They came. They ate. We celebrated the new year. Rosh Hashana has come and gone, and all that is left is a food coma. Yes, five days later. As promised, here are some photos. No, I didn’t save you any.
We had guests for dinner Wednesday night, Thursday night and, my favorite, leftover night on Friday, where we take out all the stuff that we
have been putting away for two days, and polish it off. It is the best of all worlds- great food and no prep work. I love it.
Both nights we started with homemade gefilte fish. I get my version from the New York Times Passover Cookbook, and it is made with salmon and halibut, and bears no resemblance to that crap in a jar also known as gefilte fish. This year, I got smart. I only made one. Granted the “one” has three pounds of fish and can serve almost thirty people. I tried very hard to not have food that would go to waste, so by Friday, there was one small piece left for a friend who could not make it earlier in the week. The rest of us already had plenty.
Next up, on each night, was chicken soup with a choice of matzo balls, kreplach or both. Although I have finally learned how to make good matzo balls, I still don’t eat them. Kreplach, on the other hand, are these amazing pillows of deliciousness. They are, essentially, dumplings. Pasta filled with ground meat and sauteed onions. Yes, I made the filling, and the pasta and managed to get them all together, cooked and ready to live happily ever after in a nice bowl of soup. They are a tremendous pain in the butt to make, and take all day, but I will do it again, because they are that yummy.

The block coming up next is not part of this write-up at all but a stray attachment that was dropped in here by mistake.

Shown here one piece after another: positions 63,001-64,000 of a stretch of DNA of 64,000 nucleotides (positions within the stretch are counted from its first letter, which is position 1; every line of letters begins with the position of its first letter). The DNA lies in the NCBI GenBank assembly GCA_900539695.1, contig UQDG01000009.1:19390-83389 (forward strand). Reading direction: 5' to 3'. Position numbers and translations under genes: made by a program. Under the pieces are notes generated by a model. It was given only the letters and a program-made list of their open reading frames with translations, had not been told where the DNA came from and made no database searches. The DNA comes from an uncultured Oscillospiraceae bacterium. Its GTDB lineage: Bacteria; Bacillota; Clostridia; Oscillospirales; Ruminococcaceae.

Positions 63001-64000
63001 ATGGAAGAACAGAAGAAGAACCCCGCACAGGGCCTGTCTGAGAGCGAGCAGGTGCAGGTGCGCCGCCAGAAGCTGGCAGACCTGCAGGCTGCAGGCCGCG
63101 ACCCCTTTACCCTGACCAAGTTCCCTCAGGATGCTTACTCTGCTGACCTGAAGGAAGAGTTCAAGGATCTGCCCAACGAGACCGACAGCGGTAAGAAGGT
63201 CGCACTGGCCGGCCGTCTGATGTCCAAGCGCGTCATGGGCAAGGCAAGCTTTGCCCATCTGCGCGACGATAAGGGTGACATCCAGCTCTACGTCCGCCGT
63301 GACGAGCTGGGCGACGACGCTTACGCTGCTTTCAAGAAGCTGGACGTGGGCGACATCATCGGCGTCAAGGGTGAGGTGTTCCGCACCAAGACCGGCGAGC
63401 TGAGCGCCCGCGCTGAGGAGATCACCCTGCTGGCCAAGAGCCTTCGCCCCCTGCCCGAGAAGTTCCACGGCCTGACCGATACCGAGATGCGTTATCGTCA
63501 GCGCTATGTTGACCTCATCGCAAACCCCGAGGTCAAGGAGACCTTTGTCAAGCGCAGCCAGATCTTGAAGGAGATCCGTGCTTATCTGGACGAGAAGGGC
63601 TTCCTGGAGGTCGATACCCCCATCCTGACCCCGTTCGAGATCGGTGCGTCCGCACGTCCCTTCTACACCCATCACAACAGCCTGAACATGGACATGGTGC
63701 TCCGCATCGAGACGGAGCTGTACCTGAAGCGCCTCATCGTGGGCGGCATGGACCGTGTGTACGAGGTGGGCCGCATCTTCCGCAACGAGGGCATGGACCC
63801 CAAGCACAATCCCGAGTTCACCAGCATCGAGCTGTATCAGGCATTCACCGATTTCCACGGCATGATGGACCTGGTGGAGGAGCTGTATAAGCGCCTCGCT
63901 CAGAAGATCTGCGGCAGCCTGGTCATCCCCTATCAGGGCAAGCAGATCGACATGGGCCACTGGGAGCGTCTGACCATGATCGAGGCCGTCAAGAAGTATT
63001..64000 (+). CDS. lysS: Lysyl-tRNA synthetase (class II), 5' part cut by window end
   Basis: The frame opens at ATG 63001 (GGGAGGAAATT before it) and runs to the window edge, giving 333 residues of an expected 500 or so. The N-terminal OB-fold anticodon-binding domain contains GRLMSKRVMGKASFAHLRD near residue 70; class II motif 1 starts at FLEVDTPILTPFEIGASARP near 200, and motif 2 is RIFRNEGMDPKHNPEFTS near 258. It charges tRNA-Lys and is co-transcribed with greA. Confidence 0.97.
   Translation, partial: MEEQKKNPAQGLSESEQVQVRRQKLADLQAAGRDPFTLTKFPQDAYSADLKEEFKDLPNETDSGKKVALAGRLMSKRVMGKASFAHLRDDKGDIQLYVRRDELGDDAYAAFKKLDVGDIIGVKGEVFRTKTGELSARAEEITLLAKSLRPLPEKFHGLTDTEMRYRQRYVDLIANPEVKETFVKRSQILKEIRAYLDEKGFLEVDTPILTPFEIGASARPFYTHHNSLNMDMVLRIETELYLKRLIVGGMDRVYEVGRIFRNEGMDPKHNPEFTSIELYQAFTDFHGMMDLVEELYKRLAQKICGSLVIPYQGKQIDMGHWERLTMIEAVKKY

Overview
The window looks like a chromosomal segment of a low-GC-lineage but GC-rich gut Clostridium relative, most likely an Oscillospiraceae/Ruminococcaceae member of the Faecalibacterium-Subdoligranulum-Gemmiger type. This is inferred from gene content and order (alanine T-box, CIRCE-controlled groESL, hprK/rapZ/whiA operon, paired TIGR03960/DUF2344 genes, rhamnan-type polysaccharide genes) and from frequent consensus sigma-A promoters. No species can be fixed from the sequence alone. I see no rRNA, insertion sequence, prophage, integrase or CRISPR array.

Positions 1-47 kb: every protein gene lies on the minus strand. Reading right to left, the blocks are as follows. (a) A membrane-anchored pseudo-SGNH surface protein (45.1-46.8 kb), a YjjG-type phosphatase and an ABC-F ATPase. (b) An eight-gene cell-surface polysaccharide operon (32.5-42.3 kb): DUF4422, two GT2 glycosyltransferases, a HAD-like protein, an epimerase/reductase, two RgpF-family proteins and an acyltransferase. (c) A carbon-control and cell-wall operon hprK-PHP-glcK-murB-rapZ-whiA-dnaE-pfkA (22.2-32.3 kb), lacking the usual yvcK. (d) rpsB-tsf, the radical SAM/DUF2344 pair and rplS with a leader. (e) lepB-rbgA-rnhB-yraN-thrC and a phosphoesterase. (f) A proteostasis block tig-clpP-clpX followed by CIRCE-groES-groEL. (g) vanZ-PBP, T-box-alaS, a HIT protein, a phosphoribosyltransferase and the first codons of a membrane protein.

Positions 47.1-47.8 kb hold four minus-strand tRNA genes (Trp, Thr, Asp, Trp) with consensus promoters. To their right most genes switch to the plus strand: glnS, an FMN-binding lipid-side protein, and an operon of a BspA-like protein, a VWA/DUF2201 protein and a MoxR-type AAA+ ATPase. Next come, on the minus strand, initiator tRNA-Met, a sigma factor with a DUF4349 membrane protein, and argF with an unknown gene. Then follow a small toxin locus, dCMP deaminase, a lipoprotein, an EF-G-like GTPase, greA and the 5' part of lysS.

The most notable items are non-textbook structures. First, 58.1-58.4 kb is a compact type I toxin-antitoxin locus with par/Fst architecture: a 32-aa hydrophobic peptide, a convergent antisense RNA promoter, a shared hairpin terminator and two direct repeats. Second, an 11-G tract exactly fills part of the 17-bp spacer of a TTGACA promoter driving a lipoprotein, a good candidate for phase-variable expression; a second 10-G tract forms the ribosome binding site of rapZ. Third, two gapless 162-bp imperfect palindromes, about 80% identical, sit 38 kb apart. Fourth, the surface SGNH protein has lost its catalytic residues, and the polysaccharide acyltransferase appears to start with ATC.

The main meal differed each night. The first night was sweet and sour meatballs (proclaimed to be “The. Best. Meatballs. Ever.” by some of our guests) and apricot cherry chicken with herbs. The chicken marinates overnight in herbs, garlic and dried fruit and comes out tasting amazing. Worth the forethought to make it happen a day early. Side dishes included a mashed potato kugel, which is, essentially, mashed potatoes combined with sauteed onions, eggs and baked in the oven until golden brown. We also had a platter of grilled zucchini and asparagus.
Desserts include my mother-in-law’s homemade schnecken, which a lot of people confuse with rugalach. Here is your cheat sheet to Jewish
pastry: Rugalach are made with a cream cheese dough. Schnecken are made with a yeast dough. Both are delicious, usually filled with jelly and/or chocolate, but they are different. Jut because it is crescent shaped does not make it rugalach. Now you know. We also had plum cake, blueberry cherry cake, chocolate cupcakes and lemon bars. No dieting during the holidays.
The second night we subbed the meatballs and chicken for braised lamb shanks in red wine with rosemary, topped with leeks and mushrooms, as well as a brisket. All were delicious. Both menus worked out splendidly, but now it is back to salads for me.